I agree in praising dogs and all when they are doing the right things, but it comes to some extent when you've got to show them that your not a complete pansy, otherwise they will walk all over you (and end up biting you, like yours did).
     
  11. casablanca1

    casablanca1 Happy

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    I sympathize with your situation. The only way I can see to control the situation is to withdraw all food treats (since she's food aggressive, and yes, I know it's hard) and do the Wrath of God act if she looks crosseyed at anybody for any reason. She is way out of line, and the time for niceness or moderate behavior is past. You don't have to abuse her, but it is permissible to scare the living heck out of her.

    Don't forget, though, it's not your children alone at risk from this behavior. Keeping Carey means always, always being on guard with her when she's around other people, especially other children.
     
  12. Renee750il

    Renee750il Felurian

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    I think Doberluv and Gempress have given you the best possible advice, especially as you already understand that food is the real heart of the issue, not a general reaction to small children.
     
  13. Doberluv

    Doberluv Active Member

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    When I mentioned re-homing, I didn't mean to just anyone. I stressed that it should be someone in the know about this and know how to work with it...someone who is made aware and is willing and able to train the dog. Someitmes rescues are good places to re-habilitate dogs.

    Of course, this is a last resort and you'd hate to give up your dog. But your child's life, isn't worth risking and if you can't get help asap, well......if it were me, I'd get rid of the dog.
     
  14. Rubylove

    Rubylove Training the Trainer

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    Whatever you do, don't treat this dog with any form of aggression. Aggression just begets aggression with dogs, and you will make it fear you, not respect you. Fear biting is an extremely common cause for injuries from dog bites.

    You need to establish your dominance, and there are ways to do that. If you can find an animal behaviourist who specialised in Amichien Bonding, or other alpha-dog methods, that is what you want.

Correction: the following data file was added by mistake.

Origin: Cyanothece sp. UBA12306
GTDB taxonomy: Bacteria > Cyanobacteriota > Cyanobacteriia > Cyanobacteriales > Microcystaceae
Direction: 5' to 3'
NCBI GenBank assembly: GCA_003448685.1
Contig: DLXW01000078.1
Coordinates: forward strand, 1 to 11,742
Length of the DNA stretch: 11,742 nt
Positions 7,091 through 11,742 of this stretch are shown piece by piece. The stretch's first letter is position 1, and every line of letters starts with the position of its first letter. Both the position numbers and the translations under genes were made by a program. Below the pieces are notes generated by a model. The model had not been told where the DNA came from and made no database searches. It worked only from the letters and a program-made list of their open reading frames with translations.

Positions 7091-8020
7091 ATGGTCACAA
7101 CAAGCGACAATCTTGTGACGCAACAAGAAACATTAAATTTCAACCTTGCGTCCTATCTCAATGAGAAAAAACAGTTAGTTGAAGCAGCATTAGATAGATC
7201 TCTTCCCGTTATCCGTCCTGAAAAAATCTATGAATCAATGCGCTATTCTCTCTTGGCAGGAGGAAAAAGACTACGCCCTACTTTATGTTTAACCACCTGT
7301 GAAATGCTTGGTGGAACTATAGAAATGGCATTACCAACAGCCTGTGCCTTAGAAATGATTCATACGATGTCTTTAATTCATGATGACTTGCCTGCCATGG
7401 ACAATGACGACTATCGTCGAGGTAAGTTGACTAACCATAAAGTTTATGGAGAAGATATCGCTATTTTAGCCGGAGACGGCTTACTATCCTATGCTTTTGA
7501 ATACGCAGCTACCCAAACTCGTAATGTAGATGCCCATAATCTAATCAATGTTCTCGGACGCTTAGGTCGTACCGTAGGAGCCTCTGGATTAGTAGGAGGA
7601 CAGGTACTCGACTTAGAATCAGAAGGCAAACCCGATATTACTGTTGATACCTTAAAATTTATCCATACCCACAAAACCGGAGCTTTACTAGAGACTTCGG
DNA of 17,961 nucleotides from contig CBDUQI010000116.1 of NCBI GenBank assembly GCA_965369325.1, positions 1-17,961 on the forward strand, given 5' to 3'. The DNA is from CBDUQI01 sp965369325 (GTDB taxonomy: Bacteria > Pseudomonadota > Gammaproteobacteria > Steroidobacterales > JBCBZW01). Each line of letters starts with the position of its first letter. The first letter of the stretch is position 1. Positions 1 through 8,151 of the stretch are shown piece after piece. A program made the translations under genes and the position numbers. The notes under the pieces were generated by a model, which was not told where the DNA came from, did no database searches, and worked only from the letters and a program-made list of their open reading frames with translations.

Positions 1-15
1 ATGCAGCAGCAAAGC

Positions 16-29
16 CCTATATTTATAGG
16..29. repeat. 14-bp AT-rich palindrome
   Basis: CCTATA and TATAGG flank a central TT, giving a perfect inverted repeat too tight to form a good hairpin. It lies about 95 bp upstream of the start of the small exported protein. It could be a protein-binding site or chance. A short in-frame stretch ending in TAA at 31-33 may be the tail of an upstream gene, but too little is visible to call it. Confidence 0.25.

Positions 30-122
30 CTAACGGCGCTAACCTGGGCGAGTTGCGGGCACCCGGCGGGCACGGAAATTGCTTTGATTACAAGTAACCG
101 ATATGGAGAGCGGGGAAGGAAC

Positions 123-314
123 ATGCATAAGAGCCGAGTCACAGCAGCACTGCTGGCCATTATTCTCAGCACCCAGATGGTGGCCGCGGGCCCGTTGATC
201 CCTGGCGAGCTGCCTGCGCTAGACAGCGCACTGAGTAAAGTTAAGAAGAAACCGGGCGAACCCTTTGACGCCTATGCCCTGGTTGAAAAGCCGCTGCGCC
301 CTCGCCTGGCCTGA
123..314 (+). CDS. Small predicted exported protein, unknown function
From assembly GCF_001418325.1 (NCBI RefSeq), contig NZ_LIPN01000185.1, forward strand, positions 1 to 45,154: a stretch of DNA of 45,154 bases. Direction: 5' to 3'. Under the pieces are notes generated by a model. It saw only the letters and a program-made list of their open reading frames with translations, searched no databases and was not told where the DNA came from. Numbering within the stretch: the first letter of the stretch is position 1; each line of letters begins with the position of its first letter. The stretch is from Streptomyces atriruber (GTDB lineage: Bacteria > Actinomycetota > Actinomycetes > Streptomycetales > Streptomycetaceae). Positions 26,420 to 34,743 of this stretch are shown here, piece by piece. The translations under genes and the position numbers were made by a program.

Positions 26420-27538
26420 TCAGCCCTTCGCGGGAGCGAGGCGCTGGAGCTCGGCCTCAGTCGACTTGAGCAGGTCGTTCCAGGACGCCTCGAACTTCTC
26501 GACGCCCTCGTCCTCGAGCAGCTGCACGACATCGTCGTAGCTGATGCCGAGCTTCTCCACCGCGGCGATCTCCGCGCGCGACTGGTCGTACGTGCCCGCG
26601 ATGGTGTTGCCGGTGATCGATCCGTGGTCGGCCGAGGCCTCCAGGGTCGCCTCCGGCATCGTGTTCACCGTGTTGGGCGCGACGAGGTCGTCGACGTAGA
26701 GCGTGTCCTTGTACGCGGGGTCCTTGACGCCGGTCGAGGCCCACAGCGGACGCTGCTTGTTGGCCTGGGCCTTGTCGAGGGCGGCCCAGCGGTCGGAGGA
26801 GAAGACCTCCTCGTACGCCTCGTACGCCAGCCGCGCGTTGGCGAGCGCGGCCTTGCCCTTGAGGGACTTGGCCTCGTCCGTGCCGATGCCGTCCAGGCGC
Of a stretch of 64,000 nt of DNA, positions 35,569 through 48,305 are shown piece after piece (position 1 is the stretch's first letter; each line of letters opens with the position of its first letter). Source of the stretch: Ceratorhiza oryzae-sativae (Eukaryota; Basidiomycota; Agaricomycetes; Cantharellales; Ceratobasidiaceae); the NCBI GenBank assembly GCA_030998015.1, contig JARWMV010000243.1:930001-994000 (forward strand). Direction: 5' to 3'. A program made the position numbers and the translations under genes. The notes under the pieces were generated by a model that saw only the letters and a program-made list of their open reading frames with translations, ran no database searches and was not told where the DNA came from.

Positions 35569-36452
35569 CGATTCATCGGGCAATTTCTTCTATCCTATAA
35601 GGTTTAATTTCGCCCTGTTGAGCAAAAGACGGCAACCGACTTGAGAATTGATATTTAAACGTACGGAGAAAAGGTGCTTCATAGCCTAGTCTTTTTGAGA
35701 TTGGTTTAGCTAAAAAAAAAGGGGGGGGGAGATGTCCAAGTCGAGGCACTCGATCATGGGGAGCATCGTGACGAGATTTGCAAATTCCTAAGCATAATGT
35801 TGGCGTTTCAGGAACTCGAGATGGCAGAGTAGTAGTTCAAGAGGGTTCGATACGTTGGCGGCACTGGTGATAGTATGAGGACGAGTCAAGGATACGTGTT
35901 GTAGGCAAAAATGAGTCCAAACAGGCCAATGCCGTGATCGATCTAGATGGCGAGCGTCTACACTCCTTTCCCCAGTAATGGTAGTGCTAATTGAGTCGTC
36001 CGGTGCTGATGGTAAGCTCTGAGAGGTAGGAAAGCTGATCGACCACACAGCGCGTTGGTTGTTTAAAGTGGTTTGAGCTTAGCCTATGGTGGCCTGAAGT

In the meantime, get the book, `The Dog Listener' by Jan Fennell. It will change your life with your dog to a huge extent before you get the trainer in. But let me stress, although I recommend this book to just about everybody I write a post to (lol) this is NOT going to be enough for you. It will teach you the basics and help you understand your dog's behaviour, but you need a professional to deal with this situation as your dog has already bitten your child once, and in the face at that.

    Keep us posted, please, and best of luck.
     
  15. Rubylove

    Rubylove Training the Trainer

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    And no, you won't get yelled at, but a little redirection might not hurt. :D You are only teaching your dog to fear you, not respect you, by being aggressive or violent with it. They don't understand this kind of treatment, and I wouldn't be surprised if your dog bites someone ELSE one day as a way of releasing its fear and stress. That is the most common scenario - it fears you, so, no, it doesn't think you're a pansy and it won't bite you, but it'll surely go for someone else one day unless you change your methods. There are many better ways to go than this, honestly, and your dog will love you and respect you a lot more for it.
     
  16. Doberluv

    Doberluv Active Member